It was a cheese tragedy for both cheesemongers and cheese lovers when the FDA decided to ban the importation of Morbier cheese from France, simply because they couldn’t regulate the type of vegetable ash that is essential to that cheese’s production. Made from charred vegetable matter, ash has been part of cheesemaking for centuries. It makes the surface of acidic young goat cheeses more basic so that a protective coat of mold can grow, and is used in many domestic cheeses (Humboldt Fog, for example).
Enterprising Euro cheesemakers have tried a workaround, using wine must and cocoa powder on ersatz Morbier, but the results aren’t worth tasting. Enter Ashcroft.
Ashbrook is supple and creamy in texture, and the flavor is fruity and funky with just a hint of vegetal sourness. In homage to Morbier, each wheel contains a line of vegetable ash (maritime pine ash) running through the center of the paste and is aged for three months by Spring Brook Farm.
Spring Brook Farm is an amazing creamery: set on over 1,000 acres in the lush green hills of Reading, Vermont. The property is home to over 100 registered Jersey cows, plus goats, chickens, roosters, pigs, and turkeys. Spring Brook is a farm with a mission; parent organization Farms for City Kids offers on-site agricultural education programs for urban youth. And thanks to its expanding product line of award-winning cheeses and partnerships with local dairies, the farm is a boon to the local economy, too.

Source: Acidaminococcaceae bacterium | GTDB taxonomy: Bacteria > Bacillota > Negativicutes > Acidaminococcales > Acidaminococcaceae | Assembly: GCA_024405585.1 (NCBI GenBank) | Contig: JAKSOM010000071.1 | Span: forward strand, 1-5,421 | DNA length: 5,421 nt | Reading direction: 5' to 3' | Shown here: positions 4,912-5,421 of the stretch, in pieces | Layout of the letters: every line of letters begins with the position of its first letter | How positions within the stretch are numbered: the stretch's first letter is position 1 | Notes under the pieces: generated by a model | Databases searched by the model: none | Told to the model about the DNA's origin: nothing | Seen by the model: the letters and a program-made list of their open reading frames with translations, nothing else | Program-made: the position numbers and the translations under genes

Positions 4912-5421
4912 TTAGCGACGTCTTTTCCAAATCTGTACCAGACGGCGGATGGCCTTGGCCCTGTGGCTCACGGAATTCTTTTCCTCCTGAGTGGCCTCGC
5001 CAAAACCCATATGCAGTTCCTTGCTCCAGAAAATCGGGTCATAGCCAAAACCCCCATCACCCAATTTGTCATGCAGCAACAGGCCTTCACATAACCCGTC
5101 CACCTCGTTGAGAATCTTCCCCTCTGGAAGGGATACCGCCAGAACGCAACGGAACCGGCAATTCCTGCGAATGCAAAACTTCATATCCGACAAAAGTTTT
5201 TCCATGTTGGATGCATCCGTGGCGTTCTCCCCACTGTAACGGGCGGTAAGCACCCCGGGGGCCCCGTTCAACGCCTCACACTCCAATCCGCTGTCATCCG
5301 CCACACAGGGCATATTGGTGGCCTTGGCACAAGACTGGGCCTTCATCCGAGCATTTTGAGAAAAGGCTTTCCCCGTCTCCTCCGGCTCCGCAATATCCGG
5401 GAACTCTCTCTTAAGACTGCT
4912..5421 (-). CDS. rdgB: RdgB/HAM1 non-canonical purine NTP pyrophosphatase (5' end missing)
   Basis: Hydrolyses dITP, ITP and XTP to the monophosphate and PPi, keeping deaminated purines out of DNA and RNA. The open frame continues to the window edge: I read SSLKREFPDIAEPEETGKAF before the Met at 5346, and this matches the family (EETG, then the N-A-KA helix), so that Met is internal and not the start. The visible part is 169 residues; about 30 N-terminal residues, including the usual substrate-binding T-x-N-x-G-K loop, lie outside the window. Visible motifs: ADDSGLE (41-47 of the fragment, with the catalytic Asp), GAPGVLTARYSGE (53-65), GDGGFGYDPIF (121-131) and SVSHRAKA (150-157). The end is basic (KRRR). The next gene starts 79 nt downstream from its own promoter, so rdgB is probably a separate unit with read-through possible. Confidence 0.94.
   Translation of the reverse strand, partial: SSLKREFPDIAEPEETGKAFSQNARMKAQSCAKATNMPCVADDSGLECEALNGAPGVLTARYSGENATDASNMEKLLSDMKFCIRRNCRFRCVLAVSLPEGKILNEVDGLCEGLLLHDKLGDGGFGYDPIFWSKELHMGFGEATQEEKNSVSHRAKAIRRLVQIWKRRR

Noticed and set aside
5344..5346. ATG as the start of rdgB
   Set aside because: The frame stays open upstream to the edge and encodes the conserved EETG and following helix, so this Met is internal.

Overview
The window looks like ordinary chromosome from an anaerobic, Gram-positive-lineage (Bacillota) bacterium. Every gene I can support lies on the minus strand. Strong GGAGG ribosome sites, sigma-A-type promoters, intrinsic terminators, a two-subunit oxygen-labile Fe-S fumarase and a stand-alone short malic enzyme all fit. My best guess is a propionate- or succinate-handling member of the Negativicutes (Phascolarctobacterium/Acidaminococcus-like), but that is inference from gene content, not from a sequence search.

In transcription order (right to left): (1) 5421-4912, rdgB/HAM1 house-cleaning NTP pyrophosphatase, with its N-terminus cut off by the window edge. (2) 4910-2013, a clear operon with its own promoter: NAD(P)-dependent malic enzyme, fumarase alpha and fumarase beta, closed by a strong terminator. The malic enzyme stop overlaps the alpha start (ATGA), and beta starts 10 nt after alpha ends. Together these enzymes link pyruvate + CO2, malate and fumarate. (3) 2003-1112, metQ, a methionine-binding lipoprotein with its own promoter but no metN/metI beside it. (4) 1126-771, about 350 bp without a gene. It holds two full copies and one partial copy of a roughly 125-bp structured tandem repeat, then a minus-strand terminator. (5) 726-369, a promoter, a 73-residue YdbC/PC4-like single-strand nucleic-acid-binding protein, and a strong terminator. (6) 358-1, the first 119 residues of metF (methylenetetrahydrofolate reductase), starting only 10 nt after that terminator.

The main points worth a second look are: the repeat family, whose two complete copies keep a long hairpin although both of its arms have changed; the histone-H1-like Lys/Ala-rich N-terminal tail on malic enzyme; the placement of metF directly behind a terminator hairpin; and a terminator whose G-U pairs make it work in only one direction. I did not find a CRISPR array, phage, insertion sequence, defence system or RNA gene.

Ashbrook is a raw milk, washed-rind cheese that is based loosely on French Morbier with a New England terroir twist. In times past, Morbier production called for a two-step process. Curd from the evening milk went into the forms and was topped with ash to protect it. The next day’s morning milking yielded another batch of curds, which went on top. For Ashbrook, the wheel is halved horizontally as soon it can hold its shape and the ash is scattered between the halves. Then the wheel is pressed to consolidate it, and the two halves re-knit over the two to three months of maturation.
There are aromas of damp, dark cellar with a mild funkiness on the rind that gives way to a paste that is milky, lactic, and sweet. It’s a perfect complement to lighter red wines, crisp whites, non-funky beers and ales, and makes a superb semi-soft addition to a cheese plate.